By Crash redaction


This year, Tokyo Design Week marked its 30th anniversary by ushering in a new impulse, as the city becomes a design hub connecting Japanese creativity with cities around the world. This year’s new Air Tent installations evoked visions of immaculate Nature, based on the concept of “0” referring to the creative process at its inception, and hinted at the renewed ambition of the event, which attracts more than 100,000 visitors each year. Besides the three themes of design, fashion and art, music highlighted the special edition with “Ringo Fes, a popular indie music festival from Matsumoto, Nagano that draws musicloving folks to the venue on weekends. The great uniter, an incredible force, something that people who differ on everything and anything else can have in common,” as Sarah Dessen writes it in her book, Just Listen – What better tool than music to foster a creative dynamic at the Meiji Jingu Gaien Mae venue, which hosted more than twenty programs and events for ten days and illustrated the variety of contemporary creative expression?

A sharp selection of cool music was made possible with DJ Sleeper and Shimura Ryunosuke, the creative duo of the independent festival, renowned in Japan for featuring the next big names of music, such as Wednesday Campanella, the famous Japanese electronic music group formed in 2012. This first edition at Tokyo Design Week notably featured emerging bands, among which the eagerly-awaited Ogre You Asshole, a Japanese alternative rock band from Nagano, or Hiro-a-Key, who regaled the crowd with its big band jazz hip hop. Opening up the diverse expression of contemporary creative culture to a wide public, including people not usually attracted to design or art, was a key concern for Kenji Kawasaki, the creative director and president of Tokyo Design Week, who decided to invite “Ringo Fes” and personally selected each exhibitor in all other creative disciplines.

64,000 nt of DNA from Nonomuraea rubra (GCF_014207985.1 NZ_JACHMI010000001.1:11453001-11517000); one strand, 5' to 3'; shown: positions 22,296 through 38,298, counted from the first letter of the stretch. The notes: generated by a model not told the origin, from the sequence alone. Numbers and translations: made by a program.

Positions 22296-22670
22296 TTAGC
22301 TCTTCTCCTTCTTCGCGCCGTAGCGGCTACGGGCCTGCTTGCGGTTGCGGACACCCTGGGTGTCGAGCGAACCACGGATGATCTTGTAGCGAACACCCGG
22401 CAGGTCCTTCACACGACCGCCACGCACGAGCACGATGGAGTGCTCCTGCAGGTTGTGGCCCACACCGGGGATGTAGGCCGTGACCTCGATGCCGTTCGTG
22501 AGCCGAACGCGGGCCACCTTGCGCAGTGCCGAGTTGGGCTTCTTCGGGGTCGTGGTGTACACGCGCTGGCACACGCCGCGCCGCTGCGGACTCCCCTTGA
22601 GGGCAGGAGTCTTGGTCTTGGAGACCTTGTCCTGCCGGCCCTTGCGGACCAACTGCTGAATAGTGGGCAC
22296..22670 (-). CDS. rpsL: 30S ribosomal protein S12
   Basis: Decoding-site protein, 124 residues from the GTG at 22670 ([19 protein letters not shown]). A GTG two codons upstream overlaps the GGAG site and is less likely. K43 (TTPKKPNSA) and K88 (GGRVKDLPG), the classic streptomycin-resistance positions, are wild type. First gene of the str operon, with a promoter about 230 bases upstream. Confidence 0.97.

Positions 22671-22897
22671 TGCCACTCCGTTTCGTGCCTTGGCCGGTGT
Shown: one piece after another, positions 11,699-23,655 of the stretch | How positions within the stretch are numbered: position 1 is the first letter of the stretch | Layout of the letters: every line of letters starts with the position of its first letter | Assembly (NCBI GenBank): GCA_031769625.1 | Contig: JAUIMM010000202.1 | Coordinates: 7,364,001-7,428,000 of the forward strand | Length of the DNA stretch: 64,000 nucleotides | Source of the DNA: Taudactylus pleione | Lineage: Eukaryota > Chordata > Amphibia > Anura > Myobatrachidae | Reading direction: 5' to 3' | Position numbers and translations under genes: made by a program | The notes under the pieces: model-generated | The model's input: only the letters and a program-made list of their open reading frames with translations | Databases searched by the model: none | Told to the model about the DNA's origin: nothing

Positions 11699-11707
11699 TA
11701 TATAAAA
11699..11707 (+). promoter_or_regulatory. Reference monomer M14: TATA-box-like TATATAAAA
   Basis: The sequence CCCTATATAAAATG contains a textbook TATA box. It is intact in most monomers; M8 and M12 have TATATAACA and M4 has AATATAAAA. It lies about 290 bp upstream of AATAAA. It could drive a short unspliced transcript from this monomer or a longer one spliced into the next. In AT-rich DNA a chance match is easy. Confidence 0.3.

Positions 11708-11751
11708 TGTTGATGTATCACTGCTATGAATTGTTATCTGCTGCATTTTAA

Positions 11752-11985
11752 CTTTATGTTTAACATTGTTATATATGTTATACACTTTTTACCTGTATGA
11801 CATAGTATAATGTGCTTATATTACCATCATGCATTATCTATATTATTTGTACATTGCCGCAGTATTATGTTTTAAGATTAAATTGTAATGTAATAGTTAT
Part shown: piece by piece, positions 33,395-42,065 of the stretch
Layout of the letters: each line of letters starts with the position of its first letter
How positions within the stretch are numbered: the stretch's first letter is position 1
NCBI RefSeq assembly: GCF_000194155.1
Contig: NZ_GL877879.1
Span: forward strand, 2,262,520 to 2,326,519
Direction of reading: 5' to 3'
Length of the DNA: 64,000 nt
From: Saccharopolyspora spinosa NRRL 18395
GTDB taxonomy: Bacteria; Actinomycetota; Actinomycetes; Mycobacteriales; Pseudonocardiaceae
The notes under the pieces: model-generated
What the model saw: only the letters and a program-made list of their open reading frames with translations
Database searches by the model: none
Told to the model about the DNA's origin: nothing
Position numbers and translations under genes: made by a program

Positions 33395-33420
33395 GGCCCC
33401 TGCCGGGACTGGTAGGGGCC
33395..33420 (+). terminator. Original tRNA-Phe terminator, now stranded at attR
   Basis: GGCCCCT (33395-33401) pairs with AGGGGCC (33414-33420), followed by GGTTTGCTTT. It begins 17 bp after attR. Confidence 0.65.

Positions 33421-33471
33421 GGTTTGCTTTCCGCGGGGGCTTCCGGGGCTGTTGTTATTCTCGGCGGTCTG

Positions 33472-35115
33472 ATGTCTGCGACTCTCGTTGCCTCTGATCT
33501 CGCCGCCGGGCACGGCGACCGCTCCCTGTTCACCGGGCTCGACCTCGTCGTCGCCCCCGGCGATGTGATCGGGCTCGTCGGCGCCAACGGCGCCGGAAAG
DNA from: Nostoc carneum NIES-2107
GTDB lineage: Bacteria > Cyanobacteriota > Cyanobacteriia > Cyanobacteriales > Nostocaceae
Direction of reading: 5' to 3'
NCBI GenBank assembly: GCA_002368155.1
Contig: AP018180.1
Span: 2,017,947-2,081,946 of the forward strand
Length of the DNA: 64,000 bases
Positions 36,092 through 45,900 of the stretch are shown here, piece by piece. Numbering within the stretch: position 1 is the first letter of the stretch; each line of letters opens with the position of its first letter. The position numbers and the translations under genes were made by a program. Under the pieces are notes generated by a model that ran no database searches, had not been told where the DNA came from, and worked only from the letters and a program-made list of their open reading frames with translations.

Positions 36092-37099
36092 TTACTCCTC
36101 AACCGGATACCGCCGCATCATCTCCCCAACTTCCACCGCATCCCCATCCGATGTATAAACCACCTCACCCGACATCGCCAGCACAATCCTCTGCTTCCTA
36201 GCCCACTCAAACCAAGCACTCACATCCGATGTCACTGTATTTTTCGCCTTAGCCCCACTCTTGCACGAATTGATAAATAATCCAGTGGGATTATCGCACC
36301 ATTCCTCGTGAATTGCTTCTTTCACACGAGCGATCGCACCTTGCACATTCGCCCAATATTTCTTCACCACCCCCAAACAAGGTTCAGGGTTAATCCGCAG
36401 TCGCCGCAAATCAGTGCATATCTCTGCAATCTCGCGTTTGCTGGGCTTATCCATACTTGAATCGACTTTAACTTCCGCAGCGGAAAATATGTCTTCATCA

Among the many exhibitions, “Pairs” touched on a relevant theme in our increasingly fragmented societies by drawing on domestic and international schools. What are today’s modes of interactions? How are otherness and interdependence experienced? Among the installations, Kyushu University’s “Parallel World” poetically questioned the understated value of trivial daily objects and services surrounding us, Human Academy Tokyo’s “Post-Disaster Design” illustrated how design can be a dynamic force in saving and transforming lives while designing for the Other with its “relaxing shelter” to relieve victims of earthquakes, and Shizuoka University of Art and Culture’s “Make Pairs” illustrated the power of creativity born out of tangible encounters in our rising virtual environments.

The border or blurring between real and virtual worlds was further explored throughout the whole event. The notion of interactive design and communication powered by IT solutions was well represented, even to playful effect with the Super Robot Exhibition. Modeled after a real fish, the entertaining Ornamental Fish Robot rallied crowds, although ocean research could seriously benefit from it in the future, as the Korean company Airo underlined. Neurowear’s latest design, Cotorees is a voice-controlled birdlike computer presented as a buddy for children, while its Necomimi design – brainwave cat ears signaling your emotional state while silent – also went on sale. What will happen when people show their feelings even when they don’t give voice to them? Interesting? Ashamed? Scared? The company wants to know. What are we trying to achieve with design?

For many, design remains tightly linked to traditions and the challenge is about making it relevant for today. Hundreds of pieces of interactive design coexisted with artworks made through traditional craftsmanship, such as the works by the Japanese glass artist, Mitsuyasu Yokota, whose pieces are exhibited internationally. His motto: “Handing down our declining heritage through future generations by renovating Japanese traditional arts and hearts.” Visitors’ appreciation of heritage was well illustrated by the Grand Prix of the Tokyo Design School Exhibition, awarded to a renewed version of the strategy game Gote-Ni mMrawu, derived from the game of Go, regarded as the national game of Japan. It just goes to show the wide range of creative expression on display at Tokyo Design Week 2016.

Words and pictures: Stéphanie Bui


Architectural Models Exhibition / Tokyo Design Week 2016




Kyushu University / Parallel World


Human Academy Tokyo / Post-Disaster Design


Parallel World / Photo: Kyushu University

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